While minicontracts can vary in size and complexity, the design always proceeds through a sequence of steps.
The first is to articulate what learning goal(s) are to be mastered. What should students know or be able to do when they have finished the contract? A contract may also be designed around a specific task, such as preparing for a test. In any case, the process is one of planning backwards from the purpose of the contract.
Several forms of feedback have to be created to determine 1) which contract items each student will do and 2) whether the student was successful in mastering the goals at the end of the contract. The use of feedback is explored in depth in “Grades Reconsidered”.
Often, existing materials such as homework assignments or classroom activities can be incorporated directly into the contract. Now, however, the full range of what students need has to be taken into account. New remedial work will often need to be created for the students who are struggling and enrichment activities created for the more successful students. Contract items may also allow for a range of learning styles.
In addition to differentiated work, more complex minicontracts may include essential items that are expected of every student. Defining an item as essential means that the teacher believes every student must do it in order to be proficient. For a student who learns more quickly, the essential work may be all that is needed to master the material, in which case she can move on to enrichment items. For the student who takes longer, however, the essential items are just the starting point of the learning process, and they will be followed by remediation items.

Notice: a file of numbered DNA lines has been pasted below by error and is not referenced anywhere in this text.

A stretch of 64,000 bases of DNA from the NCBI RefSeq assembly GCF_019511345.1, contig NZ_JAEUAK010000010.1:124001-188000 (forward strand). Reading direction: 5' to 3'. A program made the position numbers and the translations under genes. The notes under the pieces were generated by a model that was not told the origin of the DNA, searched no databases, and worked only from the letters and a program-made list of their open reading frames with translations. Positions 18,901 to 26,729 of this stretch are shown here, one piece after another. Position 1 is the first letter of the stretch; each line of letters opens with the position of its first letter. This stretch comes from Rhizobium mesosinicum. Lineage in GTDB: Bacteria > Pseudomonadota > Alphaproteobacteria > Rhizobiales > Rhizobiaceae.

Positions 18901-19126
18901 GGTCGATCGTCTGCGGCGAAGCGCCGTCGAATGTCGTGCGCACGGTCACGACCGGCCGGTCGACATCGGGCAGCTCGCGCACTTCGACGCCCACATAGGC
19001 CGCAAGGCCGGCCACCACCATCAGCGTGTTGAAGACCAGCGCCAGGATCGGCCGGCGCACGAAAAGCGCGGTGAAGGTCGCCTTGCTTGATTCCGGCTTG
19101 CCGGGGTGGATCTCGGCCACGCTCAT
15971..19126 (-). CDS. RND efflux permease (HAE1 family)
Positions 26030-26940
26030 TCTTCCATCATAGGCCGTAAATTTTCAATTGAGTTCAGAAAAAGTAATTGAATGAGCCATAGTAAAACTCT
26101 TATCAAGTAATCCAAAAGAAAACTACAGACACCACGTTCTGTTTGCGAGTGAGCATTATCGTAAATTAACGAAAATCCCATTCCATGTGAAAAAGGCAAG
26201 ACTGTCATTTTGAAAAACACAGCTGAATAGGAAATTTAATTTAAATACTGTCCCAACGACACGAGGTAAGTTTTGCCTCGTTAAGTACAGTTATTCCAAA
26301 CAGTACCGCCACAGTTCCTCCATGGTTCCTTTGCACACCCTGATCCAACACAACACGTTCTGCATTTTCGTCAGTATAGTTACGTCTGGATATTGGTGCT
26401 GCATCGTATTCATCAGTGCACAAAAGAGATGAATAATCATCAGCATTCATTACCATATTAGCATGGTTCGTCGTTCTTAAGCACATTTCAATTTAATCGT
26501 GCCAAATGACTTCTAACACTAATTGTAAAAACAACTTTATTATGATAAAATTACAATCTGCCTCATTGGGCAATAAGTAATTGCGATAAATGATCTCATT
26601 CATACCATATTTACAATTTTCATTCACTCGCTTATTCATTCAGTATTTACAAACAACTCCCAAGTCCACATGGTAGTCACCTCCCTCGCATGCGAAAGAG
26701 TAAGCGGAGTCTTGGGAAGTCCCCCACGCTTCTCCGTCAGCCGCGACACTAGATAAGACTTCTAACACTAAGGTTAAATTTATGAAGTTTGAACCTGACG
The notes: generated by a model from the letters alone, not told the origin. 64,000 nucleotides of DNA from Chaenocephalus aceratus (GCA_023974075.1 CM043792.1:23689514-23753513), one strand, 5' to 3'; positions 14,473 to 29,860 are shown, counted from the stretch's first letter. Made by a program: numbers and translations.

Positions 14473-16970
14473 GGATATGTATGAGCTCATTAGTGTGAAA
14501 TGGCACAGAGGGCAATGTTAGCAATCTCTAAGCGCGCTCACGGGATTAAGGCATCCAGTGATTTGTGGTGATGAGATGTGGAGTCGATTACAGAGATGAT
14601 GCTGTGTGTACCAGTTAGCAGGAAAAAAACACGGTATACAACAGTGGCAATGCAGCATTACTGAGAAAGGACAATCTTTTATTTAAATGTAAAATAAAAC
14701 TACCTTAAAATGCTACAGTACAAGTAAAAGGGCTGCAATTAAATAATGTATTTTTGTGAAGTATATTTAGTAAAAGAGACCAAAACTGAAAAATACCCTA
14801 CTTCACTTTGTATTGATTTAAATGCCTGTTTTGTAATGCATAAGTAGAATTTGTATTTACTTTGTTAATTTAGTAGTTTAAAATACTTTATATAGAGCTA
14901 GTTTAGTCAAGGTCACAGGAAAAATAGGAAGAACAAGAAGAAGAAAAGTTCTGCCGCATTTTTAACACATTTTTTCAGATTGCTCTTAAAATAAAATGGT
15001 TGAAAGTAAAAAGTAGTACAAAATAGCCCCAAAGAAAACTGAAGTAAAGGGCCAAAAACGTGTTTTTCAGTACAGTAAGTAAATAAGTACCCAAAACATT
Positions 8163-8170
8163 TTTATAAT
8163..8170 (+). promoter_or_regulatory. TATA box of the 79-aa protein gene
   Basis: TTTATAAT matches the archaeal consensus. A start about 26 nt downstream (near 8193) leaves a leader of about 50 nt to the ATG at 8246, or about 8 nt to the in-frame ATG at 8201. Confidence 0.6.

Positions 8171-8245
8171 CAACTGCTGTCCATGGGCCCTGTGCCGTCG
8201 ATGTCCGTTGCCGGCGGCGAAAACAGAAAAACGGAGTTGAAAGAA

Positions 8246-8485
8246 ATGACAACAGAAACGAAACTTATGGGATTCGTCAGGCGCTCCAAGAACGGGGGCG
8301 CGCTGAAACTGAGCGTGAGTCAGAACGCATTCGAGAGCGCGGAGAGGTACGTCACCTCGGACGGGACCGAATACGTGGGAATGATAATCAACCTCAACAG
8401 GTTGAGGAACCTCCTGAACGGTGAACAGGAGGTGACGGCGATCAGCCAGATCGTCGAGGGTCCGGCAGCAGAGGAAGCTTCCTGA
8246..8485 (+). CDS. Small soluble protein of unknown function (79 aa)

The logistics of how students do the work must also be determined. Are they working as individuals, in small groups, or in larger groups? Are some students participating in a teacher-directed workshop while others work independently? How much time will they have? Will they be able to take the work home if they don’t finish it in class?
Students should be aware of the expected outcome of the contract. Should they produce a product, like a completed worksheet or a short essay? Should the product be turned in for evaluation or kept in a portfolio as a record of their work? Should the follow-up feedback be evaluated for a grade or simply be informative?
Finally, will the contract itself be evaluated? If so, will the evaluation be done by the teacher or the student? In either case, the guidelines for contract evaluation should be explicit, clear, and as simple as possible. The topic of student self-evaluation will be treated in much more detail in the following chapter on unit contracts.